One big problem with the show was the lighting. We did have seats in the gallery, where I hadn't previously sat, which may have affected our perception of light, but the stage seemed so dark at the start that I couldn't even make the faces out. I'm accustomed to the excellent production values of the Metropolitan Opera's movie house broadcasts in HD; this lighting may have suffered from being in an old London playhouse, even older, of course, than the Broadway legit houses, and unlike the relatively modern National Theatre complex.





Thursday, December 18, 2014

Always a Friend

It's starting to get too close, people I know well, and now someone my age, starting to fall. Word came today that my law school roommate and later the best man at my wedding, Guy Blynn, collapsed of what turned out to be a pulmonary embolism and never regained consciousness. We had stayed in touch the way old friends and comrades do, but it had often been a year or so between get-togethers.  Nevertheless, it was like old times when we did see each other.

In recent years, the occasion usually was sitting as judges on a moot court for Guy's son Dan's legal writing class at George Washington Univ. law school, where my wife also continues to teach as an adjunct.  Guy was his old self on this bench, only mildly terrorizing first-year law students during oral argument, for their own good, as it always was broadcast to us from our own law school days.

Guy really was cut out to be a lawyer.  He became interested in trademark law right out of law school, when starting out at a big New York firm. His moving to Winston-Salem and going to work for RJR made seeing him less frequent but he became well-known in the trademark bar. He was a Stephen Colbert before his time, often taking a conservative position on anything for the sake of argument and yes, at the time, he probably even believed some of it.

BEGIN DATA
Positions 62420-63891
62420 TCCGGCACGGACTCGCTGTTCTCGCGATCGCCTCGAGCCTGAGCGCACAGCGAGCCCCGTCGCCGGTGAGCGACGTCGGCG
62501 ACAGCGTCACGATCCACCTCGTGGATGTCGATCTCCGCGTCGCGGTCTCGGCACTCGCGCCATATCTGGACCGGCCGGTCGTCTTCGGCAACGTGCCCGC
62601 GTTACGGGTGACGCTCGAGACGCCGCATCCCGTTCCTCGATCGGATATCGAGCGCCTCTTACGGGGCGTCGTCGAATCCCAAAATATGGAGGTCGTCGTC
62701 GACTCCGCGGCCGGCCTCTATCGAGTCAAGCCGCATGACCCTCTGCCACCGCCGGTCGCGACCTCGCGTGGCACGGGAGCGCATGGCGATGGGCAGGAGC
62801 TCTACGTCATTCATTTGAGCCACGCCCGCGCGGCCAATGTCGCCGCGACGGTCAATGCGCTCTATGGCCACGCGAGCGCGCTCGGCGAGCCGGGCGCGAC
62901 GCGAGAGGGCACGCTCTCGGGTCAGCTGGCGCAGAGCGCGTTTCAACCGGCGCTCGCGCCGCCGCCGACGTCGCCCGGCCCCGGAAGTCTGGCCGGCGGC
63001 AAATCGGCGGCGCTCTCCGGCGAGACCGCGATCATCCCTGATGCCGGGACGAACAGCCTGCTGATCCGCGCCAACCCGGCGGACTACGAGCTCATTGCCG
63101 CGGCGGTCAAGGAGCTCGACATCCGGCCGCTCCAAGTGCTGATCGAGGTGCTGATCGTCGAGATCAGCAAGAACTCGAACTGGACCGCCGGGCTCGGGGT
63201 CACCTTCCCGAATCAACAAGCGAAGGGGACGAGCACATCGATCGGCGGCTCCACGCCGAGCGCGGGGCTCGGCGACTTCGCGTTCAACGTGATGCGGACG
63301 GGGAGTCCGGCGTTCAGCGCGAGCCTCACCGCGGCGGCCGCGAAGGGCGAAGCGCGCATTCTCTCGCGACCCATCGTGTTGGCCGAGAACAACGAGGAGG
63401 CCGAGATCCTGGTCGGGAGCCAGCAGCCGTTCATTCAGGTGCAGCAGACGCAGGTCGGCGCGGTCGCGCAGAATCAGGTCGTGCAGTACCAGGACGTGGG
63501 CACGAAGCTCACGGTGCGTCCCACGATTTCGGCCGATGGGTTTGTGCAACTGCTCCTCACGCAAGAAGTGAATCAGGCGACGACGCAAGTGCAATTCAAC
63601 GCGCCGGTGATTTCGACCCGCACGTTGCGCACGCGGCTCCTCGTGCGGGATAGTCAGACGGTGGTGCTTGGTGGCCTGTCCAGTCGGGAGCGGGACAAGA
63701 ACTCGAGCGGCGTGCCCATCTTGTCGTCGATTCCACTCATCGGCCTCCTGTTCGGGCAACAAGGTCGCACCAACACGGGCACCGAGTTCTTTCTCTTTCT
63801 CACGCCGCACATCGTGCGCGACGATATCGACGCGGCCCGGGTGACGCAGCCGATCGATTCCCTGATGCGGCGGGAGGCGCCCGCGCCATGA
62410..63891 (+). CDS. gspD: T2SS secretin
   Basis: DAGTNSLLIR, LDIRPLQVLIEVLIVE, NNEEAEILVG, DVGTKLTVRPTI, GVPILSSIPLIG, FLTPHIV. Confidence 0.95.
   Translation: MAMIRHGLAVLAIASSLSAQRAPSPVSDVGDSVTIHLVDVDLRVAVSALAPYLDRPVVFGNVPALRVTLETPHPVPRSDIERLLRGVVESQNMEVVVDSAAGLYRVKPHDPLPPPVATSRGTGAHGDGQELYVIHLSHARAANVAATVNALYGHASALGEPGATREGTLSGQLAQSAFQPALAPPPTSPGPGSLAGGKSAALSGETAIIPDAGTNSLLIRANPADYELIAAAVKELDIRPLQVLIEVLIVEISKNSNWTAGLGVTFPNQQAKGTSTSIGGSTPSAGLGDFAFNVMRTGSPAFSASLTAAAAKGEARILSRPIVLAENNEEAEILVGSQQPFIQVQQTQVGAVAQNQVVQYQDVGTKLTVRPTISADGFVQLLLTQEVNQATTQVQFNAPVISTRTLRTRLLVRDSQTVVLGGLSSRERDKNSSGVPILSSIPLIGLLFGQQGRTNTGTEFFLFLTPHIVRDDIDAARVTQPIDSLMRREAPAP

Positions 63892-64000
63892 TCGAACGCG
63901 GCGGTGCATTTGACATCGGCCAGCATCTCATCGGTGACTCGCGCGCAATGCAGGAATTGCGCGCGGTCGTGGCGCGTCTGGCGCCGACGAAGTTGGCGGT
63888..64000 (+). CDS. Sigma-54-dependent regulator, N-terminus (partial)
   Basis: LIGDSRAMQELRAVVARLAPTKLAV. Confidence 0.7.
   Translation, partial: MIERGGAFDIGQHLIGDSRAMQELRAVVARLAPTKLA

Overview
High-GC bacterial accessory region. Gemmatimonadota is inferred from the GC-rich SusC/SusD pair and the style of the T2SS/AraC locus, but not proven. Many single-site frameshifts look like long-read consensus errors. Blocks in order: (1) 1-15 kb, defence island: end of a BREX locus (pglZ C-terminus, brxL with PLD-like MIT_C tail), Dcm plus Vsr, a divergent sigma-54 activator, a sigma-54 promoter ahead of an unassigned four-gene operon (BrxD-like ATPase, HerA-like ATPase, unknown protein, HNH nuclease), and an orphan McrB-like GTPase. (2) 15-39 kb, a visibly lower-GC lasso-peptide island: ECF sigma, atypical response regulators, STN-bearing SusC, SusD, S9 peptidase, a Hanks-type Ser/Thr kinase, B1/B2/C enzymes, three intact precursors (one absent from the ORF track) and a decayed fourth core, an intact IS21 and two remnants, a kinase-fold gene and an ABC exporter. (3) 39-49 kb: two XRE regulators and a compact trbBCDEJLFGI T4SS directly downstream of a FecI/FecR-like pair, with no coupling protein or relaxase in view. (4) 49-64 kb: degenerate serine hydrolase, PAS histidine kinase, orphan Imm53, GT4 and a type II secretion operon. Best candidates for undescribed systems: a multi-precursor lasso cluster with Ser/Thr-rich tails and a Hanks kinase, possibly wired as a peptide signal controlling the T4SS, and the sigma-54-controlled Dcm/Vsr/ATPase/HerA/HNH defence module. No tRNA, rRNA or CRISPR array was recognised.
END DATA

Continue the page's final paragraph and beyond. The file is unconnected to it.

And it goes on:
When I heard of his death, I started googling him and so much more emerged. His enthusiasm for sports I of course knew--going back to his days as sports editor of The Daily Pennsylvanian and wrestling manager at Penn. I'm a sucker for most sports--at least once--and he dragged me to wrestling meets at Harvard and left me with an appreciation for the fine points and those who love the sport, such as author John Irving. He also put up with my mediocrity on the squash court when we meet at prime time--lunch hour--only because he had bothered to give the desk guys a bottle of scotch at Christmas so we got on as Harvard Law professors stood by and wondered how those guys rated.

But now I learned that he had contributed a major collection of Holocaust materials to Forsyth Technical Community College where the Blynn Holocaust Collection resides. He chaired a committee that apparently was formed by the mayor of Winston-Salem to examine the fairness of a criminal proceeding and recommended that the defendant, convicted by a jury, be set free after 15 years in prison despite the local judge's having denied habeas based on untimely filing of the motion.

He was a benefactor of the arts in Winston-Salem and I recall his telling me he had acquired half of a season's ticket to Arsenal, the football club in north London to which I have always been partial. I once told him I'd meet him over there for a match and regret that we never got to do that. His three sons have all turned out fine. 

Many people who knew him or knew me would ask how he could represent tobacco, or as Guy inimitably put it, "I'm the guy (Guy?) who keeps the world safe for Joe Camel." That was part of Guy--and if you accept the view that everyone is entitled to be represented, which I generally do, that was his choice to live with.  Guy used to come up and see us and tell everyone that they hadn't proven that smoking was harmful--but then he had stopped smoking himself.

He had a real zest for life. I think I liked him partly because I could put up with his needling--which was amazingly similar to the same trait practiced by my father.  I met his dad once, and he was the same way. What was even more amazing was that we first met when I was in high school in Mt. Vernon, attending the New York State Key Club convention where Guy was running for the highest office, Governor. He didn't win, despite the efforts of the mighty Long Island bloc, which was overwhelmed by the mightier Upstaters. But as always, he made a lasting impression.

His last e-mail to me was about a month ago, asking the derivation of  Fenno, a humor column in the Harvard Law Record I had inherited from who knows how many predecessors (going back to the ancient days of 1946, I believe). "I'm doing well for someone almost 70 (yikes!!!!)   travelling a bunch since the kids are in good places to visit:  denver, miami and...d.c.," he related. 

Good-bye, Blynner--you were truly one of a kind.